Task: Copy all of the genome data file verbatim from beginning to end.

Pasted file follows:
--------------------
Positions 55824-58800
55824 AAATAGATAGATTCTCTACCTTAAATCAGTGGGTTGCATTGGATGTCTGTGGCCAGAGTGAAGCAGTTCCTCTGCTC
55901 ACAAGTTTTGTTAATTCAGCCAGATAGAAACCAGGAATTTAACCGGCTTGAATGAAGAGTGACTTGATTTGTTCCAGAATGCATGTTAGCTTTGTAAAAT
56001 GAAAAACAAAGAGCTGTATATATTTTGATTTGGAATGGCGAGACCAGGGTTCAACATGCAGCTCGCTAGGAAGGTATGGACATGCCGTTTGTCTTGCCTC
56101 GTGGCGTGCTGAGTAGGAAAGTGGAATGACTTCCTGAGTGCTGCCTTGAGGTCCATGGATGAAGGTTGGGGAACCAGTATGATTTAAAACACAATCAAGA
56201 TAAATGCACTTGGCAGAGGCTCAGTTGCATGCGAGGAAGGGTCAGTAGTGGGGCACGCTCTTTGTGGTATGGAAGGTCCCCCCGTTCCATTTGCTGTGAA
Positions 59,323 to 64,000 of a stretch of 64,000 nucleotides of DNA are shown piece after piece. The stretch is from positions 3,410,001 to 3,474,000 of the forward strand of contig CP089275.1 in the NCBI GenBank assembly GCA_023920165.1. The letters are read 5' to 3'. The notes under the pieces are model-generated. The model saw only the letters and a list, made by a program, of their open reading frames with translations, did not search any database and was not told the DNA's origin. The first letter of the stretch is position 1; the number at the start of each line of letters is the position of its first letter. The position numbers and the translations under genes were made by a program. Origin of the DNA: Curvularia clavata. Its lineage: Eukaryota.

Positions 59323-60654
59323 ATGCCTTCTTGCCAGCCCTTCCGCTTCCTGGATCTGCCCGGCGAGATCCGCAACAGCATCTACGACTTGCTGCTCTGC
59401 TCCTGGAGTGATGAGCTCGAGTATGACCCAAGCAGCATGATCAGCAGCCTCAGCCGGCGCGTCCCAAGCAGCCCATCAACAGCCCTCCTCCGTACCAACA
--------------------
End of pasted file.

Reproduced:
Positions 55824-58800
55824 AAATAGATAGATTCTCTACCTTAAATCAGTGGGTTGCATTGGATGTCTGTGGCCAGAGTGAAGCAGTTCCTCTGCTC
55901 ACAAGTTTTGTTAATTCAGCCAGATAGAAACCAGGAATTTAACCGGCTTGAATGAAGAGTGACTTGATTTGTTCCAGAATGCATGTTAGCTTTGTAAAAT
56001 GAAAAACAAAGAGCTGTATATATTTTGATTTGGAATGGCGAGACCAGGGTTCAACATGCAGCTCGCTAGGAAGGTATGGACATGCCGTTTGTCTTGCCTC
56101 GTGGCGTGCTGAGTAGGAAAGTGGAATGACTTCCTGAGTGCTGCCTTGAGGTCCATGGATGAAGGTTGGGGAACCAGTATGATTTAAAACACAATCAAGA
56201 TAAATGCACTTGGCAGAGGCTCAGTTGCATGCGAGGAAGGGTCAGTAGTGGGGCACGCTCTTTGTGGTATGGAAGGTCCCCCCGTTCCATTTGCTGTGAA
Positions 59,323 to 64,000 of a stretch of 64,000 nucleotides of DNA are shown piece after piece. The stretch is from positions 3,410,001 to 3,474,000 of the forward strand of contig CP089275.1 in the NCBI GenBank assembly GCA_023920165.1. The letters are read 5' to 3'. The notes under the pieces are model-generated. The model saw only the letters and a list, made by a program, of their open reading frames with translations, did not search any database and was not told the DNA's origin. The first letter of the stretch is position 1; the number at the start of each line of letters is the position of its first letter. The position numbers and the translations under genes were made by a program. Origin of the DNA: Curvularia clavata. Its lineage: Eukaryota.

Positions 59323-60654
59323 ATGCCTTCTTGCCAGCCCTTCCGCTTCCTGGATCTGCCCGGCGAGATCCGCAACAGCATCTACGACTTGCTGCTCTGC
59401 TCCTGGAGTGATGAGCTCGAGTATGACCCAAGCAGCATGATCAGCAGCCTCAGCCGGCGCGTCCCAAGCAGCCCATCAACAGCCCTCCTCCGTACCAACA